Recycling in Pickerington



Messenger photo by Rachel Scofield
 Jill Perales places plastic bottles into the recycling bin in Pickerington’s Sycamore Park. The bin is located near the pond and the white barn.

When Jill Perales moved to Pickerington three years ago she did not know where to take her recyclables. When she lived in in California the city collected everything from the curb.

It’s relatively easy to find places in Pickerington to recycle paper. In addition to several commercial locations, paper collection bins can be found at all Pickerington schools, the Pickerington Library, and many churches.

The bins belong to a company named Abitibi Consolidated, which is one of the largest manufacturers of newsprint from recycled materials. In addition to office paper, newspapers, and magazines, Abitibi also collects corrugated cardboard. During the recycling process plastic envelope windows and metals are removed. Even metal coil notebooks may be thrown whole into the bins.

The reason for the proliferation of Abitibi bins is that they raise funds for the groups who host them. The more tons of paper collected, the more money per ton a group will collect.

For example, if a bin collects two tons of paper a month, the organization hosting the bin would receive $10, if that same bin collected four tons, the host would receive $60. Schools also earn an additional $500 or $1,000 if they reach specified collection goals, said Kerry Copland Abitibi’s Columbus Area Manager.

For recycling plastic grocery bags and newspaper sleeves, the grocery stores in Pickerington offer recycling bins near their entrances. The small bins look like garbage cans, therefore they can be easily missed.

Perales said it was a full year after moving to Pickerington before she discovered where to recycle her other household items.  She and her husband happened to find the bin when they went fishing at Sycamore Park.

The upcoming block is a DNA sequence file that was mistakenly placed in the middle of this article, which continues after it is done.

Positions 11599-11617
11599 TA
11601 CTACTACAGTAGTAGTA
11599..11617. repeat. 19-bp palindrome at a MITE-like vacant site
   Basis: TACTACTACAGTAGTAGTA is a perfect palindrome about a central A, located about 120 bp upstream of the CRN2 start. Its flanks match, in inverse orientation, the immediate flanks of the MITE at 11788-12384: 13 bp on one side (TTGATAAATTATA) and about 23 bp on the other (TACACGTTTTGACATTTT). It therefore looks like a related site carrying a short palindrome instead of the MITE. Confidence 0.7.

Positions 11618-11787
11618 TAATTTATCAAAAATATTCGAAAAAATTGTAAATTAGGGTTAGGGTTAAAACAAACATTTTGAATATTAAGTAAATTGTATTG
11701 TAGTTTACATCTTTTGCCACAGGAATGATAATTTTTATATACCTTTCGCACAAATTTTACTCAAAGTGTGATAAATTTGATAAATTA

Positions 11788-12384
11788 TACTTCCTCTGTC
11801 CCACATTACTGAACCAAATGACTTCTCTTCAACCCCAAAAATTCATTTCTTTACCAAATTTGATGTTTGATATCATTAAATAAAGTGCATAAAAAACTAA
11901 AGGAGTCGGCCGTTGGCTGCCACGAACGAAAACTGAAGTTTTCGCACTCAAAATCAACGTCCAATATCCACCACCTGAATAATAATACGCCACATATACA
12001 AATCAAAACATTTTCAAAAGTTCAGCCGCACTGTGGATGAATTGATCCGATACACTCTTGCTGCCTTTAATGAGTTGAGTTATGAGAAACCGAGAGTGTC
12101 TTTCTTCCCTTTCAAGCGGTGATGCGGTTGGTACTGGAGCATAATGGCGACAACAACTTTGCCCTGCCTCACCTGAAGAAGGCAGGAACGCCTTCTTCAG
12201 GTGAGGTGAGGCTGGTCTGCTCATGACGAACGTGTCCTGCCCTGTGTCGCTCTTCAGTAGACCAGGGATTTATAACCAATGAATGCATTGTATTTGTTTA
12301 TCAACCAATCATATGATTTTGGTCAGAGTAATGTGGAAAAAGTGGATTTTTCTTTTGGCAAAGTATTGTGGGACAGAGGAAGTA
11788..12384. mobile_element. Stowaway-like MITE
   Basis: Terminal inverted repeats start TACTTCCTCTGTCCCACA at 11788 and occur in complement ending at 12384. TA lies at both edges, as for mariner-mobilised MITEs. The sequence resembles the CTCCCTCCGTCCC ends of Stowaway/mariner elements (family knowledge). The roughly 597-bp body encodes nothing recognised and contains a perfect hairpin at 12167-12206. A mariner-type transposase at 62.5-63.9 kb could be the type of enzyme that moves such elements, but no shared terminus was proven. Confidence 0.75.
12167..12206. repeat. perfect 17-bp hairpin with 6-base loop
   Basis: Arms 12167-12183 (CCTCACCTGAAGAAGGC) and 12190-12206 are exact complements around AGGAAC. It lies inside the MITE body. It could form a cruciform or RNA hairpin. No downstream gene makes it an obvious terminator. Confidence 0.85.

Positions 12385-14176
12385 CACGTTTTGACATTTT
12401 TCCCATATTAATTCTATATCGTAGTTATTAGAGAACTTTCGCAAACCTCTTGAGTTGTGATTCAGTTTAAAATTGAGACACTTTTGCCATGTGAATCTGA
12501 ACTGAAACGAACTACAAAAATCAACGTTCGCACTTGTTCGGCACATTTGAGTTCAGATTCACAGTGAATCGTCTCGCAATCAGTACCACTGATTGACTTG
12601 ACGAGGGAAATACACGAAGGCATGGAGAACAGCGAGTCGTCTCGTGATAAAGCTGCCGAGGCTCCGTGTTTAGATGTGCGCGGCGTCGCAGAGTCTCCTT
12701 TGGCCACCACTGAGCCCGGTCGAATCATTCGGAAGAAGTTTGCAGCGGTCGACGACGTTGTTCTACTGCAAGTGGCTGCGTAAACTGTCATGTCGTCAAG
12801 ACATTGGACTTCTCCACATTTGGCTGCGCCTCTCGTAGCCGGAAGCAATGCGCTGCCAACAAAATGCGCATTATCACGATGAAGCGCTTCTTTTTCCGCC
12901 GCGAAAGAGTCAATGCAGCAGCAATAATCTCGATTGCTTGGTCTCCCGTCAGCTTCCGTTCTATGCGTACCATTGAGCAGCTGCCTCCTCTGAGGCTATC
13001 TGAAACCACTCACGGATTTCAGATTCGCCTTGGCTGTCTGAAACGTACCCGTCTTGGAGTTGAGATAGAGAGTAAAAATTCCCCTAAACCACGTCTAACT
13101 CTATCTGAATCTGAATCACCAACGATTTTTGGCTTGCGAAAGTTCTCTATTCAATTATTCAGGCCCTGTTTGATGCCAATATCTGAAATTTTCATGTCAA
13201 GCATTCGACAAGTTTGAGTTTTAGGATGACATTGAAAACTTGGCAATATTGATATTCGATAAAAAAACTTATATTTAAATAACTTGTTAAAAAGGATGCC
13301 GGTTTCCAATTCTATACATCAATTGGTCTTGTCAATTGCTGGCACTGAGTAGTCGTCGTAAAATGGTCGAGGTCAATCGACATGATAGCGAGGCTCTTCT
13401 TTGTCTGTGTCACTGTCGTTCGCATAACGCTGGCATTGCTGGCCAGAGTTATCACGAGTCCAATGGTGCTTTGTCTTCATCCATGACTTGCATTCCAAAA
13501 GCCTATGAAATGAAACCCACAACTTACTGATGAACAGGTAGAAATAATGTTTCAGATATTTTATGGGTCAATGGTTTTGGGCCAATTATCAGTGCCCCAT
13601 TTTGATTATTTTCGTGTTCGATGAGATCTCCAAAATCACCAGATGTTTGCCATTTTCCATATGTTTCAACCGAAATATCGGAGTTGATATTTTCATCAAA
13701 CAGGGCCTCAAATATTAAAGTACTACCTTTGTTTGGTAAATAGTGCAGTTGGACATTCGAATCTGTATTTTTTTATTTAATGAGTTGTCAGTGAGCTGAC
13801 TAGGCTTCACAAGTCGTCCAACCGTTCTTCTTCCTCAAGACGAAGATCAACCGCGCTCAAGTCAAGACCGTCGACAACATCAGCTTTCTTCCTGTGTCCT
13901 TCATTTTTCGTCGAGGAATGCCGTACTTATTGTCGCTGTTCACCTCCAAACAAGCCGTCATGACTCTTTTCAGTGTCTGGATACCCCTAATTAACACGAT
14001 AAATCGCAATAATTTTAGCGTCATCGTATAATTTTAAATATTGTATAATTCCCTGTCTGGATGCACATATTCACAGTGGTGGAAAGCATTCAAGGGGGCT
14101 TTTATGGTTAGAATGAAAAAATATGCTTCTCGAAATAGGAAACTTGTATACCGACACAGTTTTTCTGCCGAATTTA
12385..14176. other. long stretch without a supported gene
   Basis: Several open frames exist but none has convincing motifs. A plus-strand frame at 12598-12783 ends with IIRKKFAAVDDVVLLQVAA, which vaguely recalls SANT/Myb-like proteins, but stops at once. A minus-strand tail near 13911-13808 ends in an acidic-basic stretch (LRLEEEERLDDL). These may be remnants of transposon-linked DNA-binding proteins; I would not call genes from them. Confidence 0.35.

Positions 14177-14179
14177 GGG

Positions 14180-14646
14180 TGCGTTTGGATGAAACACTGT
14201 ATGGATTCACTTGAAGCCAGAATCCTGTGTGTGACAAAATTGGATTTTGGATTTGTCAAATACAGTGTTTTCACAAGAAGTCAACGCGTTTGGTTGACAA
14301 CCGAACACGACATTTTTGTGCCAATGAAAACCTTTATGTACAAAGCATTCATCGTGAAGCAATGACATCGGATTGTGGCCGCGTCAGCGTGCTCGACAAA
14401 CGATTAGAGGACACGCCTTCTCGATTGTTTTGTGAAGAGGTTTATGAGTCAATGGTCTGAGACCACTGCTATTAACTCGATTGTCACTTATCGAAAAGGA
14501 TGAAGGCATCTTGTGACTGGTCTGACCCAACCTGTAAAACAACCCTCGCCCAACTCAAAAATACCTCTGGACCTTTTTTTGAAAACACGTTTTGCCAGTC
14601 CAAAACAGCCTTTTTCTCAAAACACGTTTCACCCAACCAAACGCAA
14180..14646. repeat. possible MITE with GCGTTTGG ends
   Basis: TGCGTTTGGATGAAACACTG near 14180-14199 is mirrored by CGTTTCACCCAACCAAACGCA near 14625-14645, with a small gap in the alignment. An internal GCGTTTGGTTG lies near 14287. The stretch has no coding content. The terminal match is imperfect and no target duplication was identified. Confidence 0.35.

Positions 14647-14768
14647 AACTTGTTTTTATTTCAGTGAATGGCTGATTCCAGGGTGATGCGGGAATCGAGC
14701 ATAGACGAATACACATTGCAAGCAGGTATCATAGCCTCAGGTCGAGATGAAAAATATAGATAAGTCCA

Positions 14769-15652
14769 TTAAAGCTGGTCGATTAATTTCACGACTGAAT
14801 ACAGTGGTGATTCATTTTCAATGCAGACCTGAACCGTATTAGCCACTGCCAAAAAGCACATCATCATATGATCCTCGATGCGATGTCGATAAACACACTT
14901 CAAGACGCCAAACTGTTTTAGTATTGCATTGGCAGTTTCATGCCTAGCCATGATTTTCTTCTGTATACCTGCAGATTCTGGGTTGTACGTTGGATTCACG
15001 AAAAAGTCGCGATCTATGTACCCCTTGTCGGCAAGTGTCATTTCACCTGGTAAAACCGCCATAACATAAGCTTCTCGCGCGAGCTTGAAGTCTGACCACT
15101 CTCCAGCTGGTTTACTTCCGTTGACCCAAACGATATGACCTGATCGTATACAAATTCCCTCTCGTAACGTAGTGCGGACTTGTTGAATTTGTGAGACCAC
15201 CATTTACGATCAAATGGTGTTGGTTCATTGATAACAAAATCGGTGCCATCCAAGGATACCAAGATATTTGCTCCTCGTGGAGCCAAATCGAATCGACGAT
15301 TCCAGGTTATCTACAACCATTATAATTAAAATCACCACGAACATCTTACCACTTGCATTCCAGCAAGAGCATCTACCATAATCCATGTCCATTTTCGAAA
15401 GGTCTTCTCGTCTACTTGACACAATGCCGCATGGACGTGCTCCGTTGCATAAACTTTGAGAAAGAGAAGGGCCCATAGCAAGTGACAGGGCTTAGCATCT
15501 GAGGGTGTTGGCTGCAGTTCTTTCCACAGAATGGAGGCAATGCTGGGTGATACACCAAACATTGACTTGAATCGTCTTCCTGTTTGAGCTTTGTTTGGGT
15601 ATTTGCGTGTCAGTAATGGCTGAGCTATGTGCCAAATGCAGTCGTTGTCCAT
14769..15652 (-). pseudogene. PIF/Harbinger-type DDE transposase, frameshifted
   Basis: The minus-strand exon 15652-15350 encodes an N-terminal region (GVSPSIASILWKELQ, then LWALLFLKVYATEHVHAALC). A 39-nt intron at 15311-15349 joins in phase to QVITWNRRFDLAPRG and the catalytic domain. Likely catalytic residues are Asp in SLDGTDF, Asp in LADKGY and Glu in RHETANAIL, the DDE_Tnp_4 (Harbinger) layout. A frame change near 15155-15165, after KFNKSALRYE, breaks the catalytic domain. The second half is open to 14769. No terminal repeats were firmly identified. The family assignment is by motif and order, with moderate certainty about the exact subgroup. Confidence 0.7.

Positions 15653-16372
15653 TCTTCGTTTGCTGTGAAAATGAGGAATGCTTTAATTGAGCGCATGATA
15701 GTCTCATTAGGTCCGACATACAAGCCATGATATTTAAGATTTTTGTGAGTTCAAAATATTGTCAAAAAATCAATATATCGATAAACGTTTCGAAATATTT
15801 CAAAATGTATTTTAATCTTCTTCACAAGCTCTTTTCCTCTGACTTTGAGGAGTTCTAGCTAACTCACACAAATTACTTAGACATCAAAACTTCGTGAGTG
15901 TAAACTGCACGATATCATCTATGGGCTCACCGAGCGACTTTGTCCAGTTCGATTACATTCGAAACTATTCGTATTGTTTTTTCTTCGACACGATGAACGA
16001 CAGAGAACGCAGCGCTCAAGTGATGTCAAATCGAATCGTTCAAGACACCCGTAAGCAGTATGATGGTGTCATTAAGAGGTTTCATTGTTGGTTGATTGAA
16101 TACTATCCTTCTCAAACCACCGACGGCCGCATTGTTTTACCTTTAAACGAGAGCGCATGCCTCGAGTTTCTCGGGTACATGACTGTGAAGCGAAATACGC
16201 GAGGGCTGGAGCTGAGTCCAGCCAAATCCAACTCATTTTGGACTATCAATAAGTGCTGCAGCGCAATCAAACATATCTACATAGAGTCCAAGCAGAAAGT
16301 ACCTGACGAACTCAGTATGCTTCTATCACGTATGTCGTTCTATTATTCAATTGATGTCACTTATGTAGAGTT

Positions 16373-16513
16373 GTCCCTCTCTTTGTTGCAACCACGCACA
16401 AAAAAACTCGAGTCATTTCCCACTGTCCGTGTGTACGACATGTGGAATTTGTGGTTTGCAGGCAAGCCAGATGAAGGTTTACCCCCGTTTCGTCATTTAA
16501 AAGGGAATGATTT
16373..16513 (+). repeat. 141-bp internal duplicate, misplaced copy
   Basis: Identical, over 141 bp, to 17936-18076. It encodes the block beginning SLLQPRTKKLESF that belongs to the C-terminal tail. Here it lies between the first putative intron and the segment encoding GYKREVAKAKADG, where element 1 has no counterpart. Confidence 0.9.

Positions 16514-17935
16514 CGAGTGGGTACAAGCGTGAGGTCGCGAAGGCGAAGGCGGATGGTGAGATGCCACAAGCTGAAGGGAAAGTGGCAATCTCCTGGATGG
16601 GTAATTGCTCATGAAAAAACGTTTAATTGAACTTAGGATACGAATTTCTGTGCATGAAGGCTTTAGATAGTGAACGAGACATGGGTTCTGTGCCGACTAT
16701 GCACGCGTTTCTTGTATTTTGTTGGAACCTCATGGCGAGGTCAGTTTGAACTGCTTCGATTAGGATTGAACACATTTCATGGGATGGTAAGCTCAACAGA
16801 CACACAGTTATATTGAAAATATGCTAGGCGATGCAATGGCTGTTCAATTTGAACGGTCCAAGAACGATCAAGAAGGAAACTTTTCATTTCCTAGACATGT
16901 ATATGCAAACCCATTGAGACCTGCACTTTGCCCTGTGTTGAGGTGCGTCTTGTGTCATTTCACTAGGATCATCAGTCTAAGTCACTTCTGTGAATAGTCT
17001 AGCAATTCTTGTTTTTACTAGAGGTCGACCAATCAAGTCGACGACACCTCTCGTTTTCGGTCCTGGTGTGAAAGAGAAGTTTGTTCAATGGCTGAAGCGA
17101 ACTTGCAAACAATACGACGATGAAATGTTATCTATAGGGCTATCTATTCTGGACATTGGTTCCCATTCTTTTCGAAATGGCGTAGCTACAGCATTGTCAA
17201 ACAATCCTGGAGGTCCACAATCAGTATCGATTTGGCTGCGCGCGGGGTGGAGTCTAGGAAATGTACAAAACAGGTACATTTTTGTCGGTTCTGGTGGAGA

The Sycamore Park bin and an identical bin located at the Violet Township building on Pickerington Road accept many different types of trash. In addition to paper and cardboard boxes, there are doors for plastic bottles, glass bottles, cans and paperboard.

Paperboard is the material from which cereal boxes and tissue containers are constructed. Many recycling companies including Abitibi cannot accept paperboard. It cannot be made into newspapers, Copland said.

The bins are often surrounded by trash that does not fit inside. Perales said the mess at Sycamore Park was especially bad after Christmas.

Although part of the trash pile is due to many people using two bins, some fault lies with the recyclers themselves. Much of the trash littering the locations is cardboard boxes.


Fairfield County, who maintains the bins, asks recyclers to flatten boxes and empty cans and bottles.

Pickerington residents want to recycle.  Last fall, the city and Waste Management conducted a test program, said Pickerington Service Manager Edward Drobina.

The city provided 489 residents with recycling bins, which the residents set by the curb like regular garbage cans. Every two weeks the city collected the recycling.

All recyclable items were placed into one bin with no separating necessary.

After the program ended, residents received surveys.  Of the 196 residents who responded, 191 said they would like the city to continue the service. The main criticism from residents was that the city needed to collect the recycling once a week.

Drobina said that the city’s contract with Waste Management ends this fall. At that time Pickerington City Council may decide to add recycling to curbside trash collections.


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